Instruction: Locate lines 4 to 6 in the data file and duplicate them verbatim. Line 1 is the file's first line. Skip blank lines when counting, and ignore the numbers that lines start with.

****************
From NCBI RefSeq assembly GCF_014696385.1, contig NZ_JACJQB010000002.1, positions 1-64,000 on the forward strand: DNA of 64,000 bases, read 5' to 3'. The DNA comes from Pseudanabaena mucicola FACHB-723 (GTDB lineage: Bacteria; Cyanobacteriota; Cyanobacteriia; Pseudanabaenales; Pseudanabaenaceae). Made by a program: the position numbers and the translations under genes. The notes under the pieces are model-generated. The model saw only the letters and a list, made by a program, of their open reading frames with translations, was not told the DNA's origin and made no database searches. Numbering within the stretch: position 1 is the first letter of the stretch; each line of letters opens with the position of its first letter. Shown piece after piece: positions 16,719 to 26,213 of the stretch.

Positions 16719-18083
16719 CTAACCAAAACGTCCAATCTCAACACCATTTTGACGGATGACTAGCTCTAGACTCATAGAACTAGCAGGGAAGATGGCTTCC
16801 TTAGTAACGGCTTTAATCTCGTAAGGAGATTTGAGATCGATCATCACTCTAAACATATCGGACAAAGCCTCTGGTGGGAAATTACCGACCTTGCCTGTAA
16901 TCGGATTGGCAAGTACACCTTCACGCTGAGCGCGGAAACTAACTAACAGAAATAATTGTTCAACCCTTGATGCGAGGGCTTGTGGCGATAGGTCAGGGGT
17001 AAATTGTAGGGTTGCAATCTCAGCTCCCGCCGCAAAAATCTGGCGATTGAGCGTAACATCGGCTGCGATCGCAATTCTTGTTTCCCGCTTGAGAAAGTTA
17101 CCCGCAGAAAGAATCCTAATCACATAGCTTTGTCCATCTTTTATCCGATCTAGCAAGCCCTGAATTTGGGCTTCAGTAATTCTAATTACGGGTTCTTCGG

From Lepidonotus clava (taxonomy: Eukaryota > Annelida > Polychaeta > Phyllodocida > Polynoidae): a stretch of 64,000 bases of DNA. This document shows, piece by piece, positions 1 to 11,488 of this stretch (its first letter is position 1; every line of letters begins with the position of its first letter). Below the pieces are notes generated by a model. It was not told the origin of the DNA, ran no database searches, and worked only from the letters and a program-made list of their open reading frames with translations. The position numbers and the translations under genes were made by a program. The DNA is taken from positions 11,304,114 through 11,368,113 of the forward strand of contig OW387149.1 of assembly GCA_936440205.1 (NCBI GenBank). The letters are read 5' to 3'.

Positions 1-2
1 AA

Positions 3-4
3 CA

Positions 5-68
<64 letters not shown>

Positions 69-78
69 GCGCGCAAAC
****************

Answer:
16801 TTAGTAACGGCTTTAATCTCGTAAGGAGATTTGAGATCGATCATCACTCTAAACATATCGGACAAAGCCTCTGGTGGGAAATTACCGACCTTGCCTGTAA
16901 TCGGATTGGCAAGTACACCTTCACGCTGAGCGCGGAAACTAACTAACAGAAATAATTGTTCAACCCTTGATGCGAGGGCTTGTGGCGATAGGTCAGGGGT
17001 AAATTGTAGGGTTGCAATCTCAGCTCCCGCCGCAAAAATCTGGCGATTGAGCGTAACATCGGCTGCGATCGCAATTCTTGTTTCCCGCTTGAGAAAGTTA